Arjun Ray's book is based on the dialogue around the counterinsurgency doctrine, arguing that the main strategy towards this aim should be preventing people from feeling alienated. The central focus of this strategy, which the author in his capacity as an army man successfully executed in Operation Sadhbhavna, is the people. The author believes that killing is counterproductive and the army must change its role from ‘winning wars’ to ‘preventing wars’.
He also calls upon the media to be more responsible in discharging their role in nation-building rather than being a bystander.
The author proposes a three-pronged strategy to achieve success—preventing conflict by addressing human security through human development, pursuing a policy of atonement and forgiveness, and eliminating trust deficit between the State and the marginalized—the three pillars of Operation Sadhbhavna. The failure on the part of the State and the army to follow this strategy, with terrible human cost and devastating consequences, is charted through the examples of the Naxalite and Kashmiri experience.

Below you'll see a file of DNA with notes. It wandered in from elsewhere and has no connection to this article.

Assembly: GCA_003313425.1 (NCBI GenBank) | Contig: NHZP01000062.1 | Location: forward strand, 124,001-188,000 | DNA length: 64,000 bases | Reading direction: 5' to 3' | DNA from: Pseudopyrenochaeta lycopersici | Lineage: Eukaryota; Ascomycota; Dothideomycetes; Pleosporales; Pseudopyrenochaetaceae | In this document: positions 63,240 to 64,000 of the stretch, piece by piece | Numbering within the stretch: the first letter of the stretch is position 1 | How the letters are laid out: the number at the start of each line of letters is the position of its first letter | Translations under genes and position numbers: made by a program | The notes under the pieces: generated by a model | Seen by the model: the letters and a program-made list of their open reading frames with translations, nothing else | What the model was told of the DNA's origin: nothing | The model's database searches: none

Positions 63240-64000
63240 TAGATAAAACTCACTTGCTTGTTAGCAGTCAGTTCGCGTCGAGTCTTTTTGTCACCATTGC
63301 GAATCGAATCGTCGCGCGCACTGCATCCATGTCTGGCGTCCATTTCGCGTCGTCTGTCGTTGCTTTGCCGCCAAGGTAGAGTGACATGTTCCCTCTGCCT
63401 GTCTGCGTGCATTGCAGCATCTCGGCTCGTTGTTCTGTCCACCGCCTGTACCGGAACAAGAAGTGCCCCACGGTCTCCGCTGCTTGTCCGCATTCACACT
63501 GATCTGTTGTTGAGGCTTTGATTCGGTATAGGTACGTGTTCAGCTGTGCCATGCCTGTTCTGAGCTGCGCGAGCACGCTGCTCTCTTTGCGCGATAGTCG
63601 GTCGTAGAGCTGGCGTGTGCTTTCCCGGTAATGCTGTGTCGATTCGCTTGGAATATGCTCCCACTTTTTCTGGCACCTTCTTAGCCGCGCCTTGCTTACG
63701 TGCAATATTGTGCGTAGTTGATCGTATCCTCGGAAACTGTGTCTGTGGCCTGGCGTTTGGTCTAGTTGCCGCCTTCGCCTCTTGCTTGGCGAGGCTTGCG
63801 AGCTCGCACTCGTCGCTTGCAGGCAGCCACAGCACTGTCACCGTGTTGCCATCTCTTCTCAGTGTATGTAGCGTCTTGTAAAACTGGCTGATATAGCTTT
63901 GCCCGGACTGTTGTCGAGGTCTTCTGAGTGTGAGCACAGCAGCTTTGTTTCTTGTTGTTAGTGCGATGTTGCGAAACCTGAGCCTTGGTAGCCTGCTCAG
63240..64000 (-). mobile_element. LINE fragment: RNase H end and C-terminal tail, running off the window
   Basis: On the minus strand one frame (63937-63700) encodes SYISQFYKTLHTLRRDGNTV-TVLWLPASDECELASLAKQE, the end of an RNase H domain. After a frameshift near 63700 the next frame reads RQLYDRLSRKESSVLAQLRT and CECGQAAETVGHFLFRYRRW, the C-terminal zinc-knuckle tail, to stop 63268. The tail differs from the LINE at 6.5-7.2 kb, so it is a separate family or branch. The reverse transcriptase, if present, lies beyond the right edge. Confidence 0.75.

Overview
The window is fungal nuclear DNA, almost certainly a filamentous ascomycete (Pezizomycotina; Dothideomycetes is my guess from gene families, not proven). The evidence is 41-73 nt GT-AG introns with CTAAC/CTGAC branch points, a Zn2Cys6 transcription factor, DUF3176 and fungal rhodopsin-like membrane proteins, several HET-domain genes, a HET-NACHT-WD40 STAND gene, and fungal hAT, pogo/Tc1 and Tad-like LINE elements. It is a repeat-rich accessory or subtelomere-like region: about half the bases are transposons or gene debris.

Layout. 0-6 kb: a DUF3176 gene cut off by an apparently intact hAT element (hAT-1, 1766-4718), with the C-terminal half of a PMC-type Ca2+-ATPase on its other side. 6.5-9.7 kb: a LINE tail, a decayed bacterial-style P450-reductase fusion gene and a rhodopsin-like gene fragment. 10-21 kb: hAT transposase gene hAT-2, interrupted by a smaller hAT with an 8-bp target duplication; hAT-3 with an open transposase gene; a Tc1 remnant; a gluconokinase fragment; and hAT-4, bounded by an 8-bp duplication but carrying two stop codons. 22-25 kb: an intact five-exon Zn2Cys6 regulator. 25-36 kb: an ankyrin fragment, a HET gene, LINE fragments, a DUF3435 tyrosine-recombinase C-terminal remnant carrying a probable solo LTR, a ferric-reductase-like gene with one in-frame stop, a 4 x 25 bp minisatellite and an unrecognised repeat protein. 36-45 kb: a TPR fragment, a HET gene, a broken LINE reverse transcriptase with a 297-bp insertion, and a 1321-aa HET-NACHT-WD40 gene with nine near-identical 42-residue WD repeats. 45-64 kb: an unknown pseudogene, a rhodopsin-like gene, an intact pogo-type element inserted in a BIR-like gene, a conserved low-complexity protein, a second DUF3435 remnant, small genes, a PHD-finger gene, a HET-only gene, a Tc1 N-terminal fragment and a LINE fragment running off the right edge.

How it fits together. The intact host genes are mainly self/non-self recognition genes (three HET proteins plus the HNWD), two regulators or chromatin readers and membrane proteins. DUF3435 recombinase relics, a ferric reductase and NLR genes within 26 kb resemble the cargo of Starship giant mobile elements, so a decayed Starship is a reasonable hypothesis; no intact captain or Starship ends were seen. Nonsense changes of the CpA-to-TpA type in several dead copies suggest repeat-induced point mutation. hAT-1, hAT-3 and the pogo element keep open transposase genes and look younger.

Muslim Alienation and National Mainstream
As you kill, so you will be killed.
Say to those who composed fatwas: Hold on!
It might be a fatwa that makes the sky rumble.
When jihad calls, ink falls silent and shows
Respect, as do books, and jurisprudents.
When jihad calls, there is no referendum.
The fatwas, on the day of jihad, are blood.
Why does Islamic fundamentalism continue to be a burning issue 32 years after Khomeini's Revolution in Iran in 1979? Why is it so pivotal in our lives? Is there anything special about its timing? These are just some of the many questions everyone is asking. There are no ...